Exploring RNA Folding Dynamics with Carbon Nanotube-based Single-molecule Field-Effect Transistors
Presented By Sarah Dubnik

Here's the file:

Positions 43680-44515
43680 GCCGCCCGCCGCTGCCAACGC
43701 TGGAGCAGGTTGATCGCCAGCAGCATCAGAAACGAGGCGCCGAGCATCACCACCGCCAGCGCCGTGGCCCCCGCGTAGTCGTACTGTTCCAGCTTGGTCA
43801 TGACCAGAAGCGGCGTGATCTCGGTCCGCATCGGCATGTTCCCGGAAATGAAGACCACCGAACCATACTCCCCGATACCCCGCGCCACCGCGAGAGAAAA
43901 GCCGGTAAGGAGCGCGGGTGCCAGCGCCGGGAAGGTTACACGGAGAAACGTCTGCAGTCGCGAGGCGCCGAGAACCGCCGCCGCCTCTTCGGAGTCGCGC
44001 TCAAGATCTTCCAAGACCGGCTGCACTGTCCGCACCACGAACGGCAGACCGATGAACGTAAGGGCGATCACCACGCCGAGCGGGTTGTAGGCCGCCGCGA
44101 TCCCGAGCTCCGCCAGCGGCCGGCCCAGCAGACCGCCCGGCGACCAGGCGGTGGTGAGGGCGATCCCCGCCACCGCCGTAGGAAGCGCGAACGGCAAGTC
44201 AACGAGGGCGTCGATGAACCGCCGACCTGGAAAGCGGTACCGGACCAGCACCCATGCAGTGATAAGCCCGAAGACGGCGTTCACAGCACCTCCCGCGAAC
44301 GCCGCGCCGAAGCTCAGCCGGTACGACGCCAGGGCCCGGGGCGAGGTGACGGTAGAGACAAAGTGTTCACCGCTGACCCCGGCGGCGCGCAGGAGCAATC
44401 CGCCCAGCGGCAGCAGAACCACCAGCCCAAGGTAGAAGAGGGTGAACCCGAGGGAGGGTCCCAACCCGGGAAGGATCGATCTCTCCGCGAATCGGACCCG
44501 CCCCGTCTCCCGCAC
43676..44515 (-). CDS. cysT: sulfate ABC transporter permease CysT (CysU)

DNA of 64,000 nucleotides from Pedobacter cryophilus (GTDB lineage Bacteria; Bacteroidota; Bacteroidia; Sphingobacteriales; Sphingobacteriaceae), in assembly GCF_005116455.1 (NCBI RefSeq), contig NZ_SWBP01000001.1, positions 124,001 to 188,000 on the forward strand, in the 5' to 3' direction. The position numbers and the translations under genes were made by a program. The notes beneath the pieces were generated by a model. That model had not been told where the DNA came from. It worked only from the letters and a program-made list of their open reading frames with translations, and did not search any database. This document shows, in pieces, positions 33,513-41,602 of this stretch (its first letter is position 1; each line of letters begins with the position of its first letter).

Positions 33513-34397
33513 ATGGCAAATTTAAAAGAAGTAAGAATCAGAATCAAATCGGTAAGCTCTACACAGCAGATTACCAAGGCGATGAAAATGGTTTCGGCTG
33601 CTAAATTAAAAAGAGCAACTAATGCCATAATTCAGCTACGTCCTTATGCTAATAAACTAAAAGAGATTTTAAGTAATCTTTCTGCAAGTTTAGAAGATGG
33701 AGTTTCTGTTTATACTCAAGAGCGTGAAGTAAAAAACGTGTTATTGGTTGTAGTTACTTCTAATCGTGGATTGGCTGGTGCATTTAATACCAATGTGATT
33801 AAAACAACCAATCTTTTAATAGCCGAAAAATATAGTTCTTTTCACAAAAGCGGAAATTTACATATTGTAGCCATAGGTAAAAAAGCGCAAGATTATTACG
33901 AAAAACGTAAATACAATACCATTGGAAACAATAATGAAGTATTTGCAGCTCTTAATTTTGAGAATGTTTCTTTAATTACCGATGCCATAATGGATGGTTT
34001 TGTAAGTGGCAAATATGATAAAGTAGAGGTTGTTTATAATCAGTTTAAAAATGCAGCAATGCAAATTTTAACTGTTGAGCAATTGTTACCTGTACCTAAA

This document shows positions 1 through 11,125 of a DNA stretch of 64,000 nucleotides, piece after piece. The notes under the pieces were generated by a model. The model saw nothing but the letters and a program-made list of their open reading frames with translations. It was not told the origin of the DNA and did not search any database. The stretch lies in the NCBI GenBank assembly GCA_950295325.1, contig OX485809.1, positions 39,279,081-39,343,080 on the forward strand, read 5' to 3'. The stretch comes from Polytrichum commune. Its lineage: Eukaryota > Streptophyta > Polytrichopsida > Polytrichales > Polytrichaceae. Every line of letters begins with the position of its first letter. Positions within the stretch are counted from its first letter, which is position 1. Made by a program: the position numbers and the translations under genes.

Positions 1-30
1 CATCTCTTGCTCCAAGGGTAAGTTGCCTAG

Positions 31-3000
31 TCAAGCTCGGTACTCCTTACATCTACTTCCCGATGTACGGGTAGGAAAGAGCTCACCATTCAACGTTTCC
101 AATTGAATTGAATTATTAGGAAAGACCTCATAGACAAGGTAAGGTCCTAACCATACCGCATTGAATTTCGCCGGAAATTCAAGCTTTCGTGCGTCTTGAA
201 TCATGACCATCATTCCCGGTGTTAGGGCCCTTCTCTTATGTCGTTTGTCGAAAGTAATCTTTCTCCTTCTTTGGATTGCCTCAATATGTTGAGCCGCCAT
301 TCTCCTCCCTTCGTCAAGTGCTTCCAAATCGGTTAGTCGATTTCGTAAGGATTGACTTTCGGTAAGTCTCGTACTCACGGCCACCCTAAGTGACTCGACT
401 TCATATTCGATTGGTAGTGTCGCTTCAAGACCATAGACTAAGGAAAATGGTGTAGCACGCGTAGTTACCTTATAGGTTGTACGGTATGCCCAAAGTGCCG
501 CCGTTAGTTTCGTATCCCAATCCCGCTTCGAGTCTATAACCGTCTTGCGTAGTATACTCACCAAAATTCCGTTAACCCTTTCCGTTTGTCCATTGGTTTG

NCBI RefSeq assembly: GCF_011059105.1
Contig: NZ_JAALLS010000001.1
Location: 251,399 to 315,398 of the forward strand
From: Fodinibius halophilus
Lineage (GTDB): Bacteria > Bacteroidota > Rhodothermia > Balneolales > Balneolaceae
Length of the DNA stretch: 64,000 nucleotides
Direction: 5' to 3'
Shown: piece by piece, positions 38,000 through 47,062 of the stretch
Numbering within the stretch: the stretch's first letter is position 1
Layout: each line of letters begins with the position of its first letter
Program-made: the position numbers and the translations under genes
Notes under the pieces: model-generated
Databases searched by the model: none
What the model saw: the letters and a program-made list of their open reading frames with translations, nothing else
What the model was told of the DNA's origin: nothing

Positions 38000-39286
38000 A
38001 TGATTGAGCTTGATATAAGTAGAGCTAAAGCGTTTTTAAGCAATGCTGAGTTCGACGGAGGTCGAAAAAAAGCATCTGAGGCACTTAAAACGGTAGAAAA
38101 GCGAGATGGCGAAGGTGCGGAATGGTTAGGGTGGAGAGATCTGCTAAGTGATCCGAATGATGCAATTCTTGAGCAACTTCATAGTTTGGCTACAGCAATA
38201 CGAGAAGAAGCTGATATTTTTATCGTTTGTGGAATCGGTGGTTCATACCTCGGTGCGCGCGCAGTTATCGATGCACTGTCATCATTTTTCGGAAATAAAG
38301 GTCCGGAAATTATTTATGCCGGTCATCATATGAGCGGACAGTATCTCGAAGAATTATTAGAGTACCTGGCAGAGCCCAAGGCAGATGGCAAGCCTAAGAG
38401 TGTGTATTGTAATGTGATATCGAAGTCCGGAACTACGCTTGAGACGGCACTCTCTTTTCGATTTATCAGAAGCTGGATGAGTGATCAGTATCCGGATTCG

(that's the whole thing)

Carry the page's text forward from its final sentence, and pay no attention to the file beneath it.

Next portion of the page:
The conformational dynamics of RNA are crucial to its role in numerous essential biological functions. Even simple RNA structures such as stem-loops undergo rearrangements within an intricate three-dimensional network of secondary and tertiary interactions, resulting in motions that span a broad range of timescales. This complexity gives rise to a large number of experimental techniques sampling different aspects of the folding and unfolding process. In order to address the divergence and limitations of these methods, we used carbon nanotube (CNT)-based single-molecule field-effect transistors (smFET) as a platform for studying the folding and unfolding dynamics of RNA. By taking advantage of the highly sensitive electronic properties and nanoscale dimensions of CNTs, and by optimizing the tethering of a single charged biomolecule, it is possible to directly monitor the fluctuations and characterize the kinetics associated with these motions. In this manner, we studied the conformational dynamics of individual RNA stem-loops and observed kinetic heterogeneities supporting previous evidence of the complex free-energy landscape of RNA folding and unfolding. With this improved smFET methodology, this technique can be applied to many other essential and increasingly complex RNA interactions to achieve a fuller understanding of crucial biological processes.